Hi. I'm Rick. I write, advise, and invest.
Currently consulting at Tumblr.
In all of these cases, the medium — a blog, Twitter, the Kindle, even the Internet itself — isn’t the important thing. It’s just a way of connecting people with things that matter to them, and with other people who matter to them. That is the real power, regardless of the medium.
I don’t debate what this article says, essentially, but as an intentional play on MacLuhan’s maxim “The Medium is the Message,” it’s kind of a mess. I recently re-read Understanding Media, for the book I’m working on. There’s a new critical edition out that helps immensely in understanding Understanding Media.
If you take the message behind MacLuhan and apply it to this article, it’s actually exactly backwards. MacLuhan uses the medium of the lightbulb as an example of a medium without a message. That medium, even without a message, changed our world, by bringing us the ability to work at night. Through this reading, MacLuhan would say, absolutely, that the medium is the important thing. Blogging, as Malik points out, totally changed the news industry. That’s the important thing. Twitter totally changed the way news was collected in repressive regimes. That’s the important thing. And the kindle is changing books. As Jonathan Ames put it the other day, “these gadgets are going to change the way novels are written and conceived, and I’m against change when it comes to things I do.”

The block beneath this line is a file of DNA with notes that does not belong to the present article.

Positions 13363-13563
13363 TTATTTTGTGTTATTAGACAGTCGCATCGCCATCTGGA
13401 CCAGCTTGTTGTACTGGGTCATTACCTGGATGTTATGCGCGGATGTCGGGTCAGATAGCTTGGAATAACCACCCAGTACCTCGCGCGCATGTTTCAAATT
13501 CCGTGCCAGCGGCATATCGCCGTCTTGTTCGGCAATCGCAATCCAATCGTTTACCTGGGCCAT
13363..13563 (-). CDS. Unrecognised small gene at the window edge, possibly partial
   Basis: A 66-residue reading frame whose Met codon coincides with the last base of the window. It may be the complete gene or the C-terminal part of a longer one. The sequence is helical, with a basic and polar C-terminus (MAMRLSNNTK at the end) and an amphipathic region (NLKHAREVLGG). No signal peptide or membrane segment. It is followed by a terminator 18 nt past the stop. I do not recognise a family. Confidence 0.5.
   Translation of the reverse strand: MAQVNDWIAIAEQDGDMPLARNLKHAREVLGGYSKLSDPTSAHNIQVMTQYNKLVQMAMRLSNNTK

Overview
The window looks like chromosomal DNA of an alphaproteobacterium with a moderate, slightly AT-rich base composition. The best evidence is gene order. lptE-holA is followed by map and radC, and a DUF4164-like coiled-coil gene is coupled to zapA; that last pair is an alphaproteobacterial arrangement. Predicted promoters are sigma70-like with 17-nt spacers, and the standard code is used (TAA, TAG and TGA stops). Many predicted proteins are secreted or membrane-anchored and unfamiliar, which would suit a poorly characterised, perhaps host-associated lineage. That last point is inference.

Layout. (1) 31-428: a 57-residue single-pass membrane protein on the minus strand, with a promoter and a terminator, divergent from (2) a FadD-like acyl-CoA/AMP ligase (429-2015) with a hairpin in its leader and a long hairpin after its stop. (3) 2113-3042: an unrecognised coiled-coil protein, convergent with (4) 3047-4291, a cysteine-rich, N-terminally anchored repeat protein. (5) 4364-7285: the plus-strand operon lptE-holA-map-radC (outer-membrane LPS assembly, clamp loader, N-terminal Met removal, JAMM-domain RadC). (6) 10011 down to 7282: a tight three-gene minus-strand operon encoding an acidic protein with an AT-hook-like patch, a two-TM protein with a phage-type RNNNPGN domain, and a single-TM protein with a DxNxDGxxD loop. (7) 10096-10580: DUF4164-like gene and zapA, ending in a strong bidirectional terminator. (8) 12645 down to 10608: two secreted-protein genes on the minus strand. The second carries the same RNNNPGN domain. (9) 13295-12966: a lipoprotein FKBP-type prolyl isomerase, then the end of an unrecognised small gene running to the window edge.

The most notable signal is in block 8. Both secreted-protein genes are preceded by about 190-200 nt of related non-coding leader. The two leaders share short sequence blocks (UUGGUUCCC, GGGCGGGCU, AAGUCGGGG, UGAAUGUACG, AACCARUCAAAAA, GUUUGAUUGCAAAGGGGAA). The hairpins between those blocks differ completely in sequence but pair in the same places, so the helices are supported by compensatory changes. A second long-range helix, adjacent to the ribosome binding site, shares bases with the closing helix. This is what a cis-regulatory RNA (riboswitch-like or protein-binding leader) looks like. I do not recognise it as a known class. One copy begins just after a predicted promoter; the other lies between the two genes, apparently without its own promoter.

Twitter, the medium, is very much the message in blogging, along with Tumblr. They are changing the way we blog. The fact that we’re still saying something is important, but they have lowered the barrier in how to say things. They’ve made it easier. And they’ve changed the conversation in the process. They’ve encouraged a simpler type of conversation and message, which is more incluive but has had an impact on more nuanced, lengthy discourse. The’re not “just a way of connecting people with things that matter to them and with other people who matter to them.” They shape the volume and strength of those connections. They change and forge the connections themselves. They’re not dumb pipes any more than electricity was just a dumb pipe for getting lamplight into your house. MacLuhan would argue that THAT is the “real power” - the radical medium transformations and the impact we’ve had.
Just counting work that’s on the books (never mind those 11 p.m. emails), Americans now put in an average of 122 more hours per year than Brits, and 378 hours (nearly 10 weeks!) more than Germans.
I find it interesting that that list left out the Chinese, but not terribly surprising that the Koreans work about 500 hours a year more than we do.